What sets this collection apart is the extreme variety of its exhibits: scene costumes, pre-production items and props, set design sketches, costume figurines, storyboards, drawings on acetate, paintings, over 1,000 artifacts that document the various phases of filmmaking. Although these materials were created only for shooting purpose, they often assume a more artistic value which outshines the motives for which they were created. It should be noted that many of these items bear the signature of important artists.
The collection is completed by merchandise and toys which were inspired by the world of cinema and its icons.
The collection includes preparatory sketches for sets and costumes. Among the most important items found here are the series of set sketches drawn by the famous set designer Decoroso Bonifanti. This series tells a behind the scenes story of many of the most important films of Torino’s golden age of silent cinema (Gli ultimi giorni di Pompei, Satana, Nerone, Torquato Tasso). Also in the collection are extremely rare items from early French cinema - a series of set design sketches for films by Méliès drawn by the director himself - and from American cinema, with approximately one hundred set design sketches for Charlie Chaplin’s films (Modern Times, The Great Dictator, Limelight).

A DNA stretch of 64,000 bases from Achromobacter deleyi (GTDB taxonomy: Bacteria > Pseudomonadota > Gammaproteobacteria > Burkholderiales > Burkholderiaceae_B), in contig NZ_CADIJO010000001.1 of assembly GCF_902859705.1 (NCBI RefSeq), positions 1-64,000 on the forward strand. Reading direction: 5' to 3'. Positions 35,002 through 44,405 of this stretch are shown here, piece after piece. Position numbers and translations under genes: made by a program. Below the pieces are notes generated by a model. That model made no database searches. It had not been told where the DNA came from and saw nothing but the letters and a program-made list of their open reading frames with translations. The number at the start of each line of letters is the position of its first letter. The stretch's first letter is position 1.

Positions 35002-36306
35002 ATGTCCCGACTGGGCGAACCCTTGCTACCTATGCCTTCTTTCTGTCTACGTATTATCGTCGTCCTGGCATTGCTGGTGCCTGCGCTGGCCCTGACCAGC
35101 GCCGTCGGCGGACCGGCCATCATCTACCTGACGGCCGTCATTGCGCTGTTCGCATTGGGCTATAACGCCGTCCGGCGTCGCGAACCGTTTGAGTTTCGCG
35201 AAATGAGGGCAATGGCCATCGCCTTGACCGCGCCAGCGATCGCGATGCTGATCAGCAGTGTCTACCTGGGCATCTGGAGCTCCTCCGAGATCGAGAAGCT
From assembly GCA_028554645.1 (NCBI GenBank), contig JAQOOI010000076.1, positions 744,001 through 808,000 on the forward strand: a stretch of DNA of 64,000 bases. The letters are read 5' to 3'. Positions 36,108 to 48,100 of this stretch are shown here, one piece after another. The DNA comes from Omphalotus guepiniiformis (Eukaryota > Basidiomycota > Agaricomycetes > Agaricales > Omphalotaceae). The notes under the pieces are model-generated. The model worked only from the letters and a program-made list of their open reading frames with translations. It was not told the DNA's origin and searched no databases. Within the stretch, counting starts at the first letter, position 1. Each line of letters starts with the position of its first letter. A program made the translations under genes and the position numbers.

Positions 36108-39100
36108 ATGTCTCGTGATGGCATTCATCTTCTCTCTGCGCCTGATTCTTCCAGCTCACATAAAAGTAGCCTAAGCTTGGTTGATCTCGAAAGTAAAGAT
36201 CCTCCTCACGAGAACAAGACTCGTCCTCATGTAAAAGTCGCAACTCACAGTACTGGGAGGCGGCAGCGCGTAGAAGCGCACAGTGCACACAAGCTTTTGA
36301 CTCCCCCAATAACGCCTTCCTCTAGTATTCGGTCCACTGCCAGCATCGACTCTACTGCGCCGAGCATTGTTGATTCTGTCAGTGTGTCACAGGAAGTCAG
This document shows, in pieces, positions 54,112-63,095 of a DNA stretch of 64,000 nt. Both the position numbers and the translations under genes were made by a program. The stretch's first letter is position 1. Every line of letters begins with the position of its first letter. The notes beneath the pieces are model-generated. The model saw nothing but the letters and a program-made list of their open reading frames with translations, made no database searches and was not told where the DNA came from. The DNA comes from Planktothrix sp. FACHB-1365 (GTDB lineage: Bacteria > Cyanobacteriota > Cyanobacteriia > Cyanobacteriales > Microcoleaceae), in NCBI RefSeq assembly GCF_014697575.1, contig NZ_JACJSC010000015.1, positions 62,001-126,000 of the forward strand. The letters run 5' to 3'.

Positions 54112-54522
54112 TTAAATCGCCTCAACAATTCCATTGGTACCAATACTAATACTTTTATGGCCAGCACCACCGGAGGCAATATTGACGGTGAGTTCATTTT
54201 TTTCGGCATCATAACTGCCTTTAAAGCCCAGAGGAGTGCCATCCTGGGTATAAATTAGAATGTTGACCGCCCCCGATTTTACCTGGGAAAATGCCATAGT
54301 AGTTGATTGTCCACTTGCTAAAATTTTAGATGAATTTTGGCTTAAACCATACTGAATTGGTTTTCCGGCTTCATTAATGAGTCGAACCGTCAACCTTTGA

The works in this collection often stand out for their true artistic value, like the series of 190 drawings and watercolors created by the painter Carlo Levi for the film Pietro Micca and the sketches drawn by Giantito Burchiellaro for Fellini’s Casanova.
Classic Hollywood is forever immortalized by a series of sketches for some of cinema’s greatest successes, like Gone With The Wind, Doctor Zivago, Ben Hur, The Man Who Would Be King. Of great interest to those who love the great iconic stars of the past is a collection of costume figurines made for some of the biggest names in Hollywood: Rita Hayworth (Gilda), Grace Kelly (The Swan), Elisabeth Taylor (The Giant), Marilyn Monroe (We're Not Married!).
There is, of course, a very special place in the storyboard collection for Ivor Beddoes’ work on The Empire Strikes Back by Irvin Kershner.